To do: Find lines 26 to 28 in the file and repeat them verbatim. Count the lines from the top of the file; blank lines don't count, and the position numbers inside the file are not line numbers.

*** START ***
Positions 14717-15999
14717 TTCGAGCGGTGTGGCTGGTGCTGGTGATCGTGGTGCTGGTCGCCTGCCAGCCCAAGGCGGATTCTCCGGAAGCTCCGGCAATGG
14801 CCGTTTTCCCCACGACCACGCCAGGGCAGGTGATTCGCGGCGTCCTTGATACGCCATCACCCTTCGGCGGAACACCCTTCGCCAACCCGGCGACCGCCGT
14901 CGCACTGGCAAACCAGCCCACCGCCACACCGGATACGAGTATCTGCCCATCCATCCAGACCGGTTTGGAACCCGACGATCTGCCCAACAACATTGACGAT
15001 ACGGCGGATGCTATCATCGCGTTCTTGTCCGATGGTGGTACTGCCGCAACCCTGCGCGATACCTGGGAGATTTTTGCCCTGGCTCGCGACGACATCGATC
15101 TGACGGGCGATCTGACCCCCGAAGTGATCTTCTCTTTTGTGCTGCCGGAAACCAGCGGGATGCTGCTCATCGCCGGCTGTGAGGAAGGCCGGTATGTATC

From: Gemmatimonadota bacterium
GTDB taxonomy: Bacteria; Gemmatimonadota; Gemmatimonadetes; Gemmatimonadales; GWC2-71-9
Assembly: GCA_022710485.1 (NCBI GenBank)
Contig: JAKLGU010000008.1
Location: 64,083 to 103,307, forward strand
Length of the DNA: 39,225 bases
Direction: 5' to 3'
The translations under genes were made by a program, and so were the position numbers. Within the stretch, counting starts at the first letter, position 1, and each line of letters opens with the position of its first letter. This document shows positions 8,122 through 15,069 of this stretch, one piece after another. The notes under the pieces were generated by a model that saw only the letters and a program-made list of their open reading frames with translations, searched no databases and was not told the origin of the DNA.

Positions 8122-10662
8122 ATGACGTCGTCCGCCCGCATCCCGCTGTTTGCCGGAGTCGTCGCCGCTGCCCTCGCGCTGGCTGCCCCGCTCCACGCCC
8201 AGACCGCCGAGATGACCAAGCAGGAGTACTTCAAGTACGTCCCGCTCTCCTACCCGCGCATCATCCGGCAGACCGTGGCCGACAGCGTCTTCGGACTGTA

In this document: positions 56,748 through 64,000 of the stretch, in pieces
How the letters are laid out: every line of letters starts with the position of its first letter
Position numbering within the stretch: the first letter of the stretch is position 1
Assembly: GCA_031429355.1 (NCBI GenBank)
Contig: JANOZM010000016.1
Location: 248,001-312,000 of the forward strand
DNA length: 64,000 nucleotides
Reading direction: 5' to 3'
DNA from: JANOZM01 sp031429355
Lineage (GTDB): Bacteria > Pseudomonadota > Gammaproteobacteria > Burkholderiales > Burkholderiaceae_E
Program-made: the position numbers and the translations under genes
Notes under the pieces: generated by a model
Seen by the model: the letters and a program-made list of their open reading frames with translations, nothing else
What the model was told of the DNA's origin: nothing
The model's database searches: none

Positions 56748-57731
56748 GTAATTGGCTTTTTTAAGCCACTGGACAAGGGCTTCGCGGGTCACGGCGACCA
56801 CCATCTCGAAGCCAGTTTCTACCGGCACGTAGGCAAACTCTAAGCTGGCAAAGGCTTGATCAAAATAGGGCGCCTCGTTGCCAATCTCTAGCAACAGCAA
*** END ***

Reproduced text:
DNA from: JANOZM01 sp031429355
Lineage (GTDB): Bacteria > Pseudomonadota > Gammaproteobacteria > Burkholderiales > Burkholderiaceae_E
Program-made: the position numbers and the translations under genes